Meaning of OTTOMAN EMPIRE in English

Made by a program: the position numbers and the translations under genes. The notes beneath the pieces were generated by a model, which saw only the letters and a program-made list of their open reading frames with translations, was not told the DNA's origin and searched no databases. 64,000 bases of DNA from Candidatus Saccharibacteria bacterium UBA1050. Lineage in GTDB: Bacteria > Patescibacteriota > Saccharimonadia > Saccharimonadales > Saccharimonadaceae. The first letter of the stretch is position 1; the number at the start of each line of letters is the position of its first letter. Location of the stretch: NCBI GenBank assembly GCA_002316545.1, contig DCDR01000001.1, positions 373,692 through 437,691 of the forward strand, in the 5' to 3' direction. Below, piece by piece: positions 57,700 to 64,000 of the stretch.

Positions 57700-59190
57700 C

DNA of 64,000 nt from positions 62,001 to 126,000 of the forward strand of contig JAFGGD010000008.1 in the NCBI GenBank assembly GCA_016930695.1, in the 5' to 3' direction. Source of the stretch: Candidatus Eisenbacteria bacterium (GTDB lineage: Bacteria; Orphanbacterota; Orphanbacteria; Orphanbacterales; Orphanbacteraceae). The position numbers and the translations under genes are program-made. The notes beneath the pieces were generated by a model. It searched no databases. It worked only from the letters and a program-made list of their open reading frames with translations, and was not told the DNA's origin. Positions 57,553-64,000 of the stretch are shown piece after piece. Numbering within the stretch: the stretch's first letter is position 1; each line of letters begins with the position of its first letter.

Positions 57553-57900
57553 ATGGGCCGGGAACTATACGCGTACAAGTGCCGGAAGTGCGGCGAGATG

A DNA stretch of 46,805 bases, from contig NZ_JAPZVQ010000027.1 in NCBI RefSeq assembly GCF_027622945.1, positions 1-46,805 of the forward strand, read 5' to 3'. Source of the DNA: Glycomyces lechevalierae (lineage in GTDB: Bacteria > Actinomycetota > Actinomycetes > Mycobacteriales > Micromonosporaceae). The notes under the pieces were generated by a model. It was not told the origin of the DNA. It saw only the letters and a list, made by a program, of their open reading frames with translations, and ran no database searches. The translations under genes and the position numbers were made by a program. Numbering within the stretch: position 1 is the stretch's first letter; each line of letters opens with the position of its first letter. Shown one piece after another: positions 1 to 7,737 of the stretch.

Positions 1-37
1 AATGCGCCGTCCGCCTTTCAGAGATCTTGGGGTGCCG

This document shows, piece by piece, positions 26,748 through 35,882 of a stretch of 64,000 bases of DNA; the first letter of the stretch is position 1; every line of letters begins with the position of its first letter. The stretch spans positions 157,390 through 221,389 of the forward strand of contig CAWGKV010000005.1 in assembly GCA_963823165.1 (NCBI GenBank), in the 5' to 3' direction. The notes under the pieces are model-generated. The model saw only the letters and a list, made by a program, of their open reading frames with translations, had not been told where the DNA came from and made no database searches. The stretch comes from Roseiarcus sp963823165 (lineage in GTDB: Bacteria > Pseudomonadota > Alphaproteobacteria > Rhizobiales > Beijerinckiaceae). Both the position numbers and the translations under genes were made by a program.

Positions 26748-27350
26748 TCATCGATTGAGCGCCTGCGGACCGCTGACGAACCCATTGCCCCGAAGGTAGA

an empire created by Turkish tribes in Anatolia that lasted from the decline of the Byzantine Empire in the 14th century until the establishment of Turkey as a republic in 1922. It was named for Osman (Arabic: 'Uthman), an emir (prince) in Bithynia who began the conquest of neighbouring regions and who founded the empire's dynasty about 1300. The first period of Ottoman history, from 1300 to 1481, was one of almost continuous expansion through war, alliance, and outright purchase of territory. Under Osman and his successors Orhan (reigned 132460), Murad I (136089), and Bayezid I (13891402), nearly all of Anatolia was conquered. Alliances with various factions within the Byzantine Empire won the Ottomans a foothold in Europe about 1346, and from Gallipoli they moved into Thrace, Macedonia, Bulgaria, and Serbia. At Kosovo in 1389 Murad defeated the Balkan allies to complete Ottoman domination of that territory. Bayezid further strengthened Ottoman rule and was awarded the title of sultan by the caliph of Cairo. The rapid advance of Ottoman power attracted the notice of the Tatar leader Timur, however, who turned from his conquest of India to protect his western flank. He defeated an Ottoman army at Ankara in 1402. Timur left as quickly as he had come, but years passed before the Ottomans could resume their conquests. Of Bayezid's four sons, Mehmed (Muhammad) I emerged as sultan in 1413; under him and his successors Murad II (142144; 144651) and Mehmed II (144446; 145181), the empire reasserted control of Europe south of the Danube, defeating a crusader army at Varna in 1444. In 1453 Constantinople (now Istanbul) was taken, and in subsequent years Morea, Trebizond, Bosnia, Albania, the Crimea, and other areas were conquered or annexed. Of the many unique military and administrative forms evolved by the Ottomans, the most notable included the devsirme system, whereby Christian youths from the Balkans were drafted and converted to Islam for a lifetime of service. The military arm supplied by the devsirme system was the Janissary corps, an infantry group attached to the person of the sultan. Mehmed II developed the practice of requiring all members of the government and army, Turkish or Balkan, Muslim or non-Muslim, to accept the status of personal slave of the sultan. By that means he hoped to ensure the indivisibility of power, with the entire ruling class sworn to absolute obedience. Under Selim I (151220) Ottoman expansion resumed. His defeat of the Mamluks in 151617 doubled the size of the empire at a stroke by adding to it Syria, Palestine, Egypt, and Algeria. The reign of his son Sleyman I (152066), known in Europe as the Magnificent, was a golden age of Ottoman power and grandeur. He conquered Hungary from the Habsburgs, annexed Tripoli, extended the empire southeastward through Mesopotamia to the Persian Gulf, and made the Ottoman navy dominant in the eastern Mediterranean. After Sleyman's reign, decline set in. Even though territorial expansion continued yet a whileMurad III (157495) conquered the Caucasus and seized Azerbaijan from Iranadministrative and social weaknesses became insidious. The decline of the empire after Sleyman is attributed to the increasing lack of ability of the sultans who followed him, the ever-increasing power of the devsirme class and the tensions it created within the ruling class, the erosion of Ottoman industry, the decline of Ottoman-controlled trade routes with the development of better navigation, and sudden leaps in population and the subsequent decline of urban centres. Reforms instituted in the 17th century were too weak and narrow to arrest the decline. Meanwhile, the powerful nation-states arising in Europe during this period formed alliances to drive the Ottoman off the continent. Decline accelerated in the 18th century, which saw the decay of rural administration into small, feudal-like states and increased unrest in the cities, disrupting food supplies and leading to widespread famine. Few of the innovations in technology that underlay Europe's prosperity made their way into the empire. Early in the 18th century some aristocrats did adopt Western styles (the Tulip Period), and later in the century Selim III tried to modernize the government; but in a reactionary revolt led by Mustafa IV in 1807, the empire returned to traditional ways. By the accession of Mahmud II in 1808, the Ottoman situation appeared desperate. Local authorities openly opposed the central government, while the empire was at war with both England and Russia. In the next few decades Mahmud II reestablished some order with military modernization and governmental reorganization, but the boundaries of the empire continued to shrink. Mahmud's sons, Abdlmecid I and Abdlaziz, enacted a series of liberal and modernizing reforms called the Tanzimat, which were widely viewed in the West as an effort to encourage friendly relations with European powers. Among the reforms were the first comprehensive education system and the westernization of commercial, maritime, and penal codes. The centralization of power removed all checks on the power of the emperor, but in 1876 Abdlhamid II agreed to the first constitution in any Islamic country. Two years later, by the Treaty of San Stefano and negotiations at the Congress of Berlin, the empire was forced to give up Romania, Serbia, Montenegro, Bulgaria, Cyprus, and other territories. Abdlhamid was able to hold the empire together for the rest of the century by reminding Europeans that the Turks within their own borders were kept peaceful by its preservation, but the final years of his reign were marked by revolts, notably that of the Young Turks in 1908. The Balkan wars of 191213 all but completed the empire's expulsion from Europe. After disastrous defeat in World War I and a revolution immediately after, the 36th and final Ottoman emperor, Mehmed VI Vahideddin, was overthrown in 1922 and modern Turkey was formed. empire created by Turkish tribes in Anatolia. One of the most powerful states in the world during the 15th and 16th centuries, it spanned more than 600 years and came to an end only in 1922, when it was replaced by the Turkish Republic and various successor states in southeastern Europe and the Middle East. At its height the empire included most of southeastern Europe to the gates of Vienna, including modern Hungary, Serbia, Bosnia, Romania, Greece, and Ukraine; Iraq, Syria, Israel, and Egypt; North Africa as far west as Algeria; and most of the Arabian Peninsula. The term Ottoman is a dynastic appellation derived from Osman (Arabic: 'Uthman), the nomadic Turkmen chief who founded both the dynasty and the empire. Malcolm Edward Yapp Additional reading The classical studies of Ottoman history based on Ottoman and European sources are Joseph von Hammer (Joseph, Freiherr von Hammer-Purgstall), Geschichte des osmanischen Reiches, 10 vol. (182735, reprinted 1963), also available in a French translation, Histoire de l'Empire ottoman depuis son origine jusqu' nos jours, 18 vol. (183543); and Johann Wilhelm Zinkeisen, Geschichte des osmanischen Reiches in Europa, 7 vol. (184063), emphasizing Ottoman diplomatic and military history based on extensive use of European diplomatic archives and travelers' reports. More modern accounts include Stanford J. Shaw and E.K. Shaw, History of the Ottoman Empire and Modern Turkey, 2 vol. (197677); Robert Mantran (ed.), Histoire de l'Empire Ottoman (1989), a collection of studies by France's ablest Ottomanists; and Halil Inalcik and Donald Quataert (eds.), An Economic and Social History of the Ottoman Empire, 13001914 (1994). A popular account for the nonspecialist is Lord Kinross (Patrick Balfour, Baron Kinross), The Ottoman Centuries (1977). Ottoman rule in southeastern Europe is studied in L.S. Stavrianos, The Balkans Since 1453 (1958, reissued 1966); Peter F. Sugar, Southeastern Europe Under Ottoman Rule, 13541804 (1977); and Nicoara Beldiceanu, Le Monde Ottoman des Balkans, 14021566 (1976). The most useful atlases of the Ottoman Empire are Donald Edgar Pitcher, An Historical Geography of the Ottoman Empire from Earliest Times to the End of the Sixteenth Century (1972); and William C. Brice (ed.), An Historical Atlas of Islam (1981).Paul Wittek, The Rise of the Ottoman Empire (1938, reprinted 1971), a classic study of Ottoman origins in 13th- and 14th-century Anatolia, emphasizes the importance of the ghazi tradition in Ottoman expansion; while Rudy Paul Lindner, Nomads and Ottomans in Medieval Anatolia (1983), denies the ghazi thesis on the basis of more recent research. Halil Inalcik, The Ottoman Empire: The Classical Age, 13001600 (1973, reprinted 1994), is a scholarly survey of the early period. Ernst Werner, Die Geburt einer Grossmacht, die Osmanen (13001481), 4th rev. ed. (1985), is a general survey based on examination of Turkish and Western sources. M.A. Cook (ed.), A History of the Ottoman Empire to 1730 (1976), conveniently assembles the excellent articles in The Cambridge History of Islam and The New Cambridge Modern History relating to the Ottoman Empire. A work of fundamental importance is Halil Inalcik, Ottoman Methods of Conquest, Studia Islamica, 2:103129 (1954), describing the development of the vassal system and of toleration of non-Muslim communities as a means of gaining Ottoman conquests in southeastern Europe. P. Wittek, De la dfaite d'Ankara a la prise de Constantinople (un demi-sicle d'histoire ottomane), Revue des tudes Islamiques, 12(1):134 (1938), describes the Ottoman Interregnum (140213) and the means by which the Ottoman Empire was restored in the first half of the 15th century. Franz Babinger, Mehmed the Conqueror and His Time (1978), which is based mainly on European sources, emphasizes Ottoman relations with Europe under Mehmed II the Conqueror; but it should be read in conjunction with Halil Inalcik, Mehmed the Conqueror (14321481) and His Time, Speculum, 35:408427 (1960). Dorothy M. Vaughan, Europe and the Turk: A Pattern of Alliances, 13501700 (1954, reprinted 1976), studies diplomatic, economic, and cultural relations between the Ottoman Empire and Europe. Ottoman relations with Safavid Iran are studied in Sydney Nettleton Fisher, The Foreign Relations of Turkey, 14811512 (1948); George William Frederick Stripling, The Ottoman Turks and the Arabs, 15111574 (1942, reprinted 1977); Adel Allouche, The Origins and Development of the Ottoman-Safavid Conflict (906962/15001555) (1983); and Jean-Louis Bacqu-Grammont, Les Ottomans, les Safavides et leurs voisins (1987). The Ottomans in the Mediterranean world are described in Fernand Braudel, The Mediterranean and the Mediterranean World in the Age of Philip II, 2 vol. (197273; originally published in French, 2nd rev. ed., 1966), a brilliant study of economic problems and development in the Mediterranean area in the mid-16th century, stressing the importance of population problems, the results of the influx of precious metals from the New World, and shifts in international trade routes. mer Ltfi Barkan, Les Dportations comme mthode de peuplement et de colonisation dans l'Empire Ottoman, Revue de la Facult des Sciences conomiques de l'Universit d'Istanbul, 11(14):67131 (October 1949July 1950), provides a major study of Ottoman social movements in the 15th and 16th centuries written by the leading Turkish economic historian. Stephen A. Fischer-Galati, Ottoman Imperialism and German Protestantism, 15211555 (1959, reissued 1972), describes the role of the Ottoman threat in the development of the Reformation. Gunther Erich Rothenberg, The Austrian Military Border in Croatia, 15221747 (1960), studies Ottoman-Habsburg military relations. R.C. Anderson, Naval Wars in the Levant, 15591853 (1952), also treats military matters. Halil Inalcik, The Ottoman Empire: Conquest, Organization, and Economy (1978), and Capital Formation in the Ottoman Empire, The Journal of Economic History, 29(1):97140 (March 1969), are fundamental studies of internal Ottoman economic organization and development.Ottoman administration and society are treated in Joseph von Hammer (Joseph, Freiherr von Hammer-Purgstall), Des Osmanischen Reichs Staatsverfassung und Staatsverwaltung, 2 vol. (1815, reprinted 1977), a detailed study of Ottoman administrative organization in the 16th century. Hamilton Gibb and Harold Bowen, Islamic Society and the West, vol. 1 in 2 parts (1950), emphasizes Ottoman organization in the 18th century but adds considerable information on earlier periods based on examination of Turkish and Western sources. Stanford J. Shaw, The Financial and Administrative Organization and Development of Ottoman Egypt, 15171798 (1962), studies the Ottoman provincial and financial systems as applied in Egypt based on exhaustive research in Ottoman archivesit is summarized in Shaw's article Landholding and Land-Tax Revenues in Ottoman Egypt, in P.M. Holt (ed.), Political and Social Change in Modern Egypt (1968), pp. 91103. A.D. Alderson, The Structure of the Ottoman Dynasty (1956, reprinted 1982), details the Ottoman imperial institution and the development of the Ottoman dynasty. An exhaustive study of Ottoman political, economic, and social life in the 17th century is Robert Mantran, Istanbul dans la seconde moiti du XVIIe sicle (1962). Extensive accounts of popular customs are Suraiya Faroqhi, Towns and Townsmen of Ottoman Anatolia: Trade, Crafts, and Food Production in an Urban Setting, 15201650 (1984); Bernard Lewis, Istanbul and the Civilization of the Ottoman Empire (1963, reissued 1972); Raphaela Lewis, Everyday Life in Ottoman Turkey (1971, reissued 1988); and Fanny Davis, The Ottoman Lady: A Social History from 1718 to 1918 (1986). The Ottoman millet system is discussed in Stanford J. Shaw, The Jews of the Ottoman Empire and the Turkish Republic (1991); and Benjamin Braude and Bernard Lewis (eds.), Christians and Jews in the Ottoman Empire, 2 vol. (1982). Walter Livingston Wright, Jr. (trans. and ed.), Ottoman Statecraft (1935, reissued 1971), is a 17th-century Ottoman analysis of decline. Thomas M. Barker, Double Eagle and Crescent: Vienna's Second Turkish Siege and Its Historical Setting (1967), is a detailed study of the Eastern question relative to the Ottoman Empire in the late 17th century. Lavender Cassels, The Struggle for the Ottoman Empire, 17171740 (1966), discusses a similar topic in readable fashion. Mary Lucille Shay, The Ottoman Empire from 1720 to 1734 as Revealed in Despatches of the Venetian Baili (1944, reprinted 1978), describes Ottoman life during the Tulip Period, based on the reports of Venetian consuls in Istanbul. Heinrich Benedikt, Der Pascha-Graf Alexander von Bonneval, 16751747 (1959); M.S. Anderson, The Eastern Question, 17741923: A Study in International Relations (1966, reprinted 1991), an outline of diplomacy; and Richard F. Kreutel (trans.), Kara Mustafa vor Wien: 1683 aus der Sicht trkischer Quellen, trans. from Turkish, enlarged ed. prepared by Karl Teply (1982), are also of interest. Stanford J. Shaw, Between Old and New: The Ottoman Empire Under Sultan Selim III, 17891807 (1971), is a detailed study of the Ottoman reform effort in the late 18th and early 19th centuries, with an account of the diplomatic and military relations with Europe and of problems in the Balkan, Anatolian, and Arab provinces. Stanford Jay Shaw The peak of Ottoman power, 14811566 Domination of southeastern Europe and the Middle East Expansion of the Ottoman Empire. During the century that followed the reign of Mehmed II, the Ottoman Empire achieved the peak of its power and wealth. New conquests extended its domain well into central Europe and throughout the Arab portion of the old Islamic caliphate, and a new amalgam of political, religious, social, and economic organizations and traditions was institutionalized and developed into a living, working whole. Bayezid II The reign of Mehmed II's immediate successor, Bayezid II (14811512), was largely a period of rest. The previous conquests were consolidated, and many of the political, economic, and social problems caused by Mehmed's internal policies were resolved, leaving a firm foundation for the conquests of the 16th-century sultans. The economic stringencies imposed to finance Mehmed II's campaigns had led during the last year of his reign to a virtual civil war between the major factions in Istanbul, the devsirme party and the Turkish aristocracy. Bayezid was installed on the throne by the Janissaries because of their military domination of the capital, while his more militant brother Cem fled to Anatolia, where he led a revolt initially supported by the Turkish notables. Bayezid managed to conciliate the latter, however, by exposing to them his essentially pacific plans, which downgraded the devsirme, leaving Cem without major support. Cem then fled into exile in Mamluk Syria in the summer of 1481. He returned the following year with the help of the Mamluks and the last Turkmen ruler of Karaman, but his effort to secure the support of the Turkmen nomads failed because of their attraction to Bayezid's heterodox religious policies. Cem remained in exile, first at the court of the crusading Knights of Rhodes and then with the pope in Rome, until his death in 1495. European efforts to use him as the spearhead of a new crusade to regain Istanbul were unsuccessful. In the meantime, however, the threat that Cem might lead a foreign attack compelled Bayezid to concentrate on internal consolidation. Most of the property confiscated by his father for military campaigns was restored to its original owners. Equal taxes were established around the empire so that all subjects could fulfill their obligations to the government without the kind of disruption and dissatisfaction that had characterized the previous regime. Particularly important was the establishment of the avriz-i divaniye (war chest) tax, which provided for the extraordinary expenditures of war without special confiscations or heavy levies. The value of the coinage was restored, and Mehmed II's plans for economic expansion were at last brought to fruition. To this end thousands of Jews expelled from Spain by the Inquisition during the summer of 1492 were encouraged to immigrate to the Ottoman Empire. They settled particularly in Istanbul, Salonika, and Edirne, where they joined their coreligionists in a golden age of Ottoman Jewry that lasted well into the 17th century, when Ottoman decline and the rising power of European diplomats and merchants enabled them to promote the interests of the sultan's Christian subjects at the expense of Muslims and Jews alike. Bayezid II completed the effort begun by Mehmed II to replace the vassals with direct Ottoman administration throughout the empire. For the first time the central government regularly operated under a balanced budget. Culturally, Bayezid stimulated a strong reaction against the Christianizing trends of the previous half century. The Turkish language and Muslim traditions were emphasized. Since Bayezid himself was a mystic, he brought mystic rituals and teachings into the institutions and practices of orthodox Islam in order to counteract the increasing menace of heterodox Shi'ism among the tribes of eastern Anatolia. Though Bayezid preferred to maintain peacein order to have the time and resources to concentrate on internal developmenthe was forced into a number of campaigns by the exigencies of the period and the demands of his more militant devsirme followers. In Europe he rounded off the empire south of the Danube and Sava by taking Herzegovina (1483), leaving only Belgrade outside Ottoman control. The Hungarian king Matthias Corvinus (ruled 145890) was interested mainly in establishing his rule over Bohemia and agreed to peace with the Ottomans (1484), and, after his death, struggles for succession left this front relatively quiet for the remainder of Bayezid's reign. To the northeast the sultan pushed Ottoman territory north of the Danube, along the shores of the Black Sea, capturing in 1484 the ports of Kilia and Akkerman, which controlled the mouths of the Danube and Dniester. The Ottomans thus controlled the major entrepts of northern European trade with the Black Sea and Mediterranean. Because these advances conflicted with the ambitions of Poland, in 148384 war ensued, until the diversion of Poland by the threat of Muscovy under Ivan III the Great left this front quiet also after 1484. Bayezid then turned to the east, where previous conquests as far as the Euphrates had brought the Ottomans up to the Mamluk empire. Conflict over control of the small Turkmen principality of Dulkadir (Dhu al-Qadr), which controlled much of Cilicia and the mountains south of Lake Van, and an Ottoman desire to share in control of the Muslim holy cities of Mecca and Medina led to an intermittent war (148591). This war was inconclusive, however, and Bayezid's disinclination to commit major forces to the endeavour led to dissension and criticism on the part of his more militant followers. To counter this, Bayezid tried to use Hungarian internal dissension to take Belgrade, without success, and raiding forces sent into Transylvania, Croatia, and Carinthia were turned back. In 1495 Cem died and a new peace with Hungary left Bayezid's objectives unfulfilled, so he turned toward Venice, his other major European enemy. Venice had been encouraging revolts against the sultan in the Morea, Dalmatia, and Albania, which it had ceded to the Ottomans in 1479. It also gained control of Cyprus (1489) and built there a major naval base, which it refused to allow Bayezid to use against the Mamluks and instead used as a base for pirate raids against Ottoman shipping and shores, thus pointing up the island's strategic importance to the sultan. Bayezid also hoped to conquer the last Venetian ports in the Morea to establish bases for complete Ottoman naval control of the eastern Mediterranean. All these objectives, except control of Cyprus, were achieved in the war with Venice that followed in 14991503. The Ottoman fleet emerged for the first time as a major Mediterranean naval power, and the Ottomans became an integral part of European diplomatic relations. Bayezid never was able to use this situation to make new conquests in Europe, because the rise of revolts in eastern Anatolia occupied much of his attention during the last years of his reign. There the old conflict resumed between the autonomous, uncivilized nomads and the stable, settled Middle Eastern civilization of the Ottomans. The Turkmen nomads resisted the efforts of the Ottomans to expand their administrative control to all parts of the empire. In reaction to the orthodox Muslim establishment, the nomads developed a fanatical attachment to the leaders of the Sufi and Shi'ite mystic orders. The most successful of these were the Safavids of Ardabil, a Turkish mystic order that had immigrated there from eastern Anatolia along with seven Turkmen tribes (called Kizilbash [Redheads] because of their use of red headgear to symbolize their allegiance); the Safavids used a combined religious and military appeal to conquer most of Iran. Under the shah Isma'il I (150124), the Safavids sent missionaries throughout Anatolia, spreading a message of religious heresy and political revolt, not only among the tribesmen but also to cultivators and some urban elements, who began to see in this movement the answers to their own problems. A series of revolts resulted, which Bayezid was unable or unwilling to suppress because of his involvements in Europe and because his mystic preferences inclined him to sympathize with the religious message of the rebels. Finally, at the start of the 16th century, a general Anatolian uprising forced Bayezid into a major expedition (150203) that pushed the Safavids and many of their Turkmen followers into Iran. There the Safavids turned from orthodox Sufism to heterodox Shi'ism as a means of gaining the loyalty of the Persians to a Turkish dynasty. Isma'il continued, however, to spread his message as Sufi leader in Anatolia, leading to a second major revolt of his followers against the Ottomans (1511). All the grievances of the time coalesced into what was essentially a religious uprising against the central government, and only a major expedition led by the grand vizier Ali Pasa could suppress it. But the conditions that had caused the uprising remained a major problem for Bayezid's successor. In the end Bayezid's increasingly mystic and pacific nature led the Janissaries to dethrone him in favour of his militant and active son Selim.